UHT milk carton packs have a better environmental profile than disposable high-density polyethylene (HDPE) and polyethylene terephthalate (PET) bottles, according to a Europe-wide life-cycle assessment.
The study, conducted at the Institute for Energy and Environmental Research (IFEU) in Germany, found that one litre carton packs generate 34% less CO2, use 56% less fossil resources, and consume 30% less primary energy than HDPE multilayer bottles.
When compared to disposable PET bottles, carton packs generate 45% less CO2, use 57% less fossil resources and 36% less primary energy.
Contributing to the carton pack's positive results are the improved performance of the renewable main raw material and the resource-efficient use of materials.
The study, which was commissioned by SIG Combibloc, found that carton packs use significantly fewer fossil resources than HDPE and PET bottles because they are made up of about 75% pulp fibres obtained from wood, which is considered to be a sustainable, completely renewable and bio-based resource.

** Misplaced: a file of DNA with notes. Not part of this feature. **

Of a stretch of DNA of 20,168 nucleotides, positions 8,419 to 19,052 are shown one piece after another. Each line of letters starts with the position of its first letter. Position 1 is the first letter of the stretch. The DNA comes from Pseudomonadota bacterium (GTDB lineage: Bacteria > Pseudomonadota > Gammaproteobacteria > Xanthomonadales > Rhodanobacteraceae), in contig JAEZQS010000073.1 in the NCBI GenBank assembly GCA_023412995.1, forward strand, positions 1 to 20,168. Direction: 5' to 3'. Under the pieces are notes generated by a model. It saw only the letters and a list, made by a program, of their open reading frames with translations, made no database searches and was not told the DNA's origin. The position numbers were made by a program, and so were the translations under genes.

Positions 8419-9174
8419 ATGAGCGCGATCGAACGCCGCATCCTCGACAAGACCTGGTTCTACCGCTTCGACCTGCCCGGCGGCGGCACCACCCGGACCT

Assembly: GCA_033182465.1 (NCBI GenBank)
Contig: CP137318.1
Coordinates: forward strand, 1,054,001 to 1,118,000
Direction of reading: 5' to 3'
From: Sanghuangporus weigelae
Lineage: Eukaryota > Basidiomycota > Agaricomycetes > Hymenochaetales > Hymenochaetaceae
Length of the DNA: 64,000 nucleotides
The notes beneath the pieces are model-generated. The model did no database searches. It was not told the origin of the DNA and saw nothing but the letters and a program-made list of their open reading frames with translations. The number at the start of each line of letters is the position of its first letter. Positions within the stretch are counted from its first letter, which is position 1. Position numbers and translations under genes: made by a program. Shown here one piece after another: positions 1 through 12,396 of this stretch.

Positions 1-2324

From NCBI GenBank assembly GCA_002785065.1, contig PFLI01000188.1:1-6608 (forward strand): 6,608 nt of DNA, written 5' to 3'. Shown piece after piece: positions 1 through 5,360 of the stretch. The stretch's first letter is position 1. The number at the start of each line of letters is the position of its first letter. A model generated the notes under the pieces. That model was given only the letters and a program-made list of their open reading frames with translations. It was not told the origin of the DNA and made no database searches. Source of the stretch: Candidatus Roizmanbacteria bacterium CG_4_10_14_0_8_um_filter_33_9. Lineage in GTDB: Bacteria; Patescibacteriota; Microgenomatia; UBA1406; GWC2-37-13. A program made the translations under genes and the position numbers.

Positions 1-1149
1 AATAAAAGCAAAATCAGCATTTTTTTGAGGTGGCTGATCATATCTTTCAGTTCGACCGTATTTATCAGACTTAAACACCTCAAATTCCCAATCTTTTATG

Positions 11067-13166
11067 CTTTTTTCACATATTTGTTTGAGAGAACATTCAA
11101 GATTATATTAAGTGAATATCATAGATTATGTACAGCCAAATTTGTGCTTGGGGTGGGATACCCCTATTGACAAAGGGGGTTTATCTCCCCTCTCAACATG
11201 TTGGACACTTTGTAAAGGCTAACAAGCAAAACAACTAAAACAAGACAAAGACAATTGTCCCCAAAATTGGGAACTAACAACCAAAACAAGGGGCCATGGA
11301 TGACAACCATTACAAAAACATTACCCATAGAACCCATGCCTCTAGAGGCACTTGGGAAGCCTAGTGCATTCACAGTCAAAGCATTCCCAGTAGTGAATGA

For the assessment, the institute evaluated all key factors and processes within the life cycles of the milk packages that are important for the product's environmental performance.
Beginning with the extraction and refining of the raw material used to make the packaging, the study covered the processes of manufacturing and transporting the finished packages, the packaging and distribution up to the retailing stage, on to the recycling or disposal of the packaging after its use.
Image: The type of raw materials and the resource-efficient use of materials contribute to carton packs' positive results. Photo: SIG Combibloc.